Toyota RAV4 vs. Mazda CX-5

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Automotive Editor

Based out of the Washington, D.C. area, Joel Patel is an automotive journalist that hails from Northern Virginia. His work has been featured on various automotive outlets, including Autoweek, Digital Trends, and Autoblog. When not writing about cars, Joel enjoys trying new foods, wrenching on his car, and watching horror movies. 

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, Automotive Editor - April 29, 2019

Automakers may be making more room in their lineups for crossovers and SUVs, but Toyota hit the nail on the head with the RAV4 decades ago. The RAV4 continues to be one of America's best-selling crossovers and one of the automaker's most popular vehicles. There's very little that the RAV4 does wrong, especially with the all-new model that came out for the 2019 model year.

While the RAV4 takes a rugged approach to being a compact crossover, the Mazda CX-5 is a more athletic and stylish vehicle. Both, though, are similarly sized, have similar price tags, and a dose of versatility. How do these two models stack up against one another? Let's find out.

See a side-by-side comparison of the RAV4 & CX-5 »

What the CX-5 Gets Right

Despite having a more stylish design, the CX-5 is the more affordable option of the two. Pricing for Mazda's compact crossover starts at $25,345 for the 2019 model year, which includes destination. The entry-level Toyota RAV4 has a starting price tag of $26,595. The $1,250 price difference between the two is a large margin that leaves room to get into a CX-5 with all-wheel drive for only $150 more than a front-wheel-drive RAV4.

The CX-5 and the RAV4 may both be classified as compact crossovers, but Mazda's option is more spacious on the inside. The CX-5 has more front head room, front and rear hip room, and rear leg room than the RAV4.

When it comes to available engines, the CX-5's available turbocharged 2.5-liter four-cylinder makes much more power than the RAV4's sole 2.5-liter four-cylinder. Mazda's range-topping engine makes 250 horsepower and 310 pound-feet of torque; the RAV4's four-cylinder motor produces 187 hp and 186 lb-ft of torque.

What the RAV4 Gets Right

The RAV4's rugged design actually translates to the vehicle being the more versatile utility vehicle of the two. Cargo space is up in the RAV4, which can hold up to 38 cubic feet of cargo with the rear seats in place and a total of 70 cubic feet of cargo. The CX-5 lags behind, with 31 cubic feet of cargo space behind the second row and a total of 60 cubic feet of space.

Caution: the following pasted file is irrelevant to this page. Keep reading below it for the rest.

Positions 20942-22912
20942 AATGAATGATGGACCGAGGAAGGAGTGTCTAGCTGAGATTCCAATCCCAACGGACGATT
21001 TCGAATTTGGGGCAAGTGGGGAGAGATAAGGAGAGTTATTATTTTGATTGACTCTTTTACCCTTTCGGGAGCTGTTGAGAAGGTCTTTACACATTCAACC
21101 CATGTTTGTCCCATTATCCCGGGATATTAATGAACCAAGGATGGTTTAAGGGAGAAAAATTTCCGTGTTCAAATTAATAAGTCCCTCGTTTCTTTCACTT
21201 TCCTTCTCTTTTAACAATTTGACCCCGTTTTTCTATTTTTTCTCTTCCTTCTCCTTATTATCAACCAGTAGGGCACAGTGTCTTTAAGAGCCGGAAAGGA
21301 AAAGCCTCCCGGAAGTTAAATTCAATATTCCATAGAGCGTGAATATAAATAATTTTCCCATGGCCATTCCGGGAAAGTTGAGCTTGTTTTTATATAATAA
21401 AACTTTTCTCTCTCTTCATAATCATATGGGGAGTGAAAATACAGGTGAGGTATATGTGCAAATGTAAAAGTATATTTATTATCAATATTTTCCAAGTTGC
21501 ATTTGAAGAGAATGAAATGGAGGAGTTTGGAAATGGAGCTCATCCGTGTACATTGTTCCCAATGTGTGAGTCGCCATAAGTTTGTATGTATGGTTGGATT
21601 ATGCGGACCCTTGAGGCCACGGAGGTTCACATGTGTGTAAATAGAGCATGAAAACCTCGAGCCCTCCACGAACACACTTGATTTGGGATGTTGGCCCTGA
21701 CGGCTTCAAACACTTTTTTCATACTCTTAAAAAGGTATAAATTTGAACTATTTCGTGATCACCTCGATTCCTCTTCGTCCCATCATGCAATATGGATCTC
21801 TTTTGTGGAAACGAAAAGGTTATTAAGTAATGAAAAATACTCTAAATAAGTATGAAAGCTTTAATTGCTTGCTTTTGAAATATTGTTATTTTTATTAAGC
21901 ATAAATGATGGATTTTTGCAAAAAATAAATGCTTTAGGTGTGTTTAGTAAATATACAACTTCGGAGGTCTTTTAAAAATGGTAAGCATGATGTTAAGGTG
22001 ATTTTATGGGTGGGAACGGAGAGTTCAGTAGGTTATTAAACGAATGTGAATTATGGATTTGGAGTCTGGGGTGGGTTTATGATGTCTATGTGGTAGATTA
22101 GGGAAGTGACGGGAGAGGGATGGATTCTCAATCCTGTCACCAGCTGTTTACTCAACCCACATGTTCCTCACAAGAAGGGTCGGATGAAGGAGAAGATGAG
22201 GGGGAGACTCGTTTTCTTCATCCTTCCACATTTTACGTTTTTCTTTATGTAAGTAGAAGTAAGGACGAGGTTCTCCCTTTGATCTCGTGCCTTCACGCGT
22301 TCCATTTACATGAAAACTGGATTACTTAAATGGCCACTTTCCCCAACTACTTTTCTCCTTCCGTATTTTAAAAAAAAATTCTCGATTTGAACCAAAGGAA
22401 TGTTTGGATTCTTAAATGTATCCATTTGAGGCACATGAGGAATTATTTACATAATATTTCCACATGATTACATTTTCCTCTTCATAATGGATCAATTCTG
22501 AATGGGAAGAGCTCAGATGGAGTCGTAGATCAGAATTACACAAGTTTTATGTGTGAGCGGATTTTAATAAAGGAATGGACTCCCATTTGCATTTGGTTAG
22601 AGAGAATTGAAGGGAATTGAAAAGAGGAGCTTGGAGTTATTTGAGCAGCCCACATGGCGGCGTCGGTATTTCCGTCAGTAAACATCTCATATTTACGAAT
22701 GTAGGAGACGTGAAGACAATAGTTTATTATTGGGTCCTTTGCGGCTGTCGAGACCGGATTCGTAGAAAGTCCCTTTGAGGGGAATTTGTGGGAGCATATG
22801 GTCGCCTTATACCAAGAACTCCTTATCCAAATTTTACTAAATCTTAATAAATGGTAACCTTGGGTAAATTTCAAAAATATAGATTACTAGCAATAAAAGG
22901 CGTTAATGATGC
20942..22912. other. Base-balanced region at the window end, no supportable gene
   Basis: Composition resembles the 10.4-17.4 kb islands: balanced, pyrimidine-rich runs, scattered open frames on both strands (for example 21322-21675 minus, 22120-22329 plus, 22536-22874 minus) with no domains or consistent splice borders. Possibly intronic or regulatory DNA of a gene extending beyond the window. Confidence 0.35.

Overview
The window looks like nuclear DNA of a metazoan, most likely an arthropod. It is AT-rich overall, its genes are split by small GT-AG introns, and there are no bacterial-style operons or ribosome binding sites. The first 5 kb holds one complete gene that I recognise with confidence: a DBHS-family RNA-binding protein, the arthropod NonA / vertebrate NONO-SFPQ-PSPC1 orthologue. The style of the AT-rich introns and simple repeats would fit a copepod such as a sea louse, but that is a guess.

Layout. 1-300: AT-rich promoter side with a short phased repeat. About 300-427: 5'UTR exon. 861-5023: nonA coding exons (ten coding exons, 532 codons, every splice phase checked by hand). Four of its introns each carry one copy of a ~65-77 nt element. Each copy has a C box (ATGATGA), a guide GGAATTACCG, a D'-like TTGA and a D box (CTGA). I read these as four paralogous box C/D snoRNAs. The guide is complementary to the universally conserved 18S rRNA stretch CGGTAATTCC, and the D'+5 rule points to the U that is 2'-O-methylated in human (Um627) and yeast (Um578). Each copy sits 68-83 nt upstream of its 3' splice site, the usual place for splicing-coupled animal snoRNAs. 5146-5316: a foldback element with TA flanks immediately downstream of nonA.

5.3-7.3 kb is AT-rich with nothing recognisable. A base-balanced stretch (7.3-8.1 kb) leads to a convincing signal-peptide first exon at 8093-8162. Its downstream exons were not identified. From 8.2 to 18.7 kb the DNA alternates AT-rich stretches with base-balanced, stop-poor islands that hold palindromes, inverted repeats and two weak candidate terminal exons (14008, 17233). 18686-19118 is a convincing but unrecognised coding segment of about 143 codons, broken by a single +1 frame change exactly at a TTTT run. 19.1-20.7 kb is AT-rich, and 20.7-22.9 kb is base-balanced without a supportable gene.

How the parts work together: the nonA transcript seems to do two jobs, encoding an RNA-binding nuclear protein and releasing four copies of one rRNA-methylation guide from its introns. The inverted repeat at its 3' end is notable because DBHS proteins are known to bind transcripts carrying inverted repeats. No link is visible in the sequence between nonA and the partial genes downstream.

With an available hybrid powertrain, the RAV4 is the crossover for consumers that want to save money on gas. The RAV4 Hybrid comes with a 2.5-liter four-cylinder engine and an electric motor that makes a combined 219 hp. The EPA rates the RAV4 Hybrid to get 41 miles per gallon city, 38 mpg highway, and 40 combined. The CX-5's most efficient powertrain is rated at 25/31/28 mpg (city/highway/combined).

In terms of safety features, the RAV4 comes with Toyota Safety Sense 2.0 as standard, which includes forward collision warning, automatic emergency raking, pedestrian detection, adaptive cruise control, lane keeping assist, lane departure warning, automatic high beams, and road sign assist. While the CX-5 comes with some safety features as standard, it can't match the RAV4's lengthy list.

Who Is the CX-5 For?

The CX-5 upholds Mazda's claim to fame of making vehicles that are enjoyable to drive, but the compact crossover is also one of the more handsome vehicles in its class. If having a small utility vehicle that rides and handles similarly to a large hatchback takes precedent over cargo space or off-roading, the Mazda CX-5 is an appealing option.

Our Verdict: Toyota RAV4

With an available hybrid powertrain and an off-road-oriented Adventure trim, the Toyota RAV4 appeals to drivers that want to save money at the pumps and/or travel on roads that aren't paved – and this is on top of being a practical, do-it-all crossover.

Take a closer look at the Toyota RAV4 »

Take a closer look at the Mazda CX-5 »

Side-by-side comparison of features, pricing, photos and more!

, Automotive Editor

Based out of the Washington, D.C. area, Joel Patel is an automotive journalist that hails from Northern Virginia. His work has been featured on various automotive outlets, including Autoweek, Digital Trends, and Autoblog. When not writing about cars, Joel enjoys trying new foods, wrenching on his car, and watching horror movies. 

Follow On: Twitter

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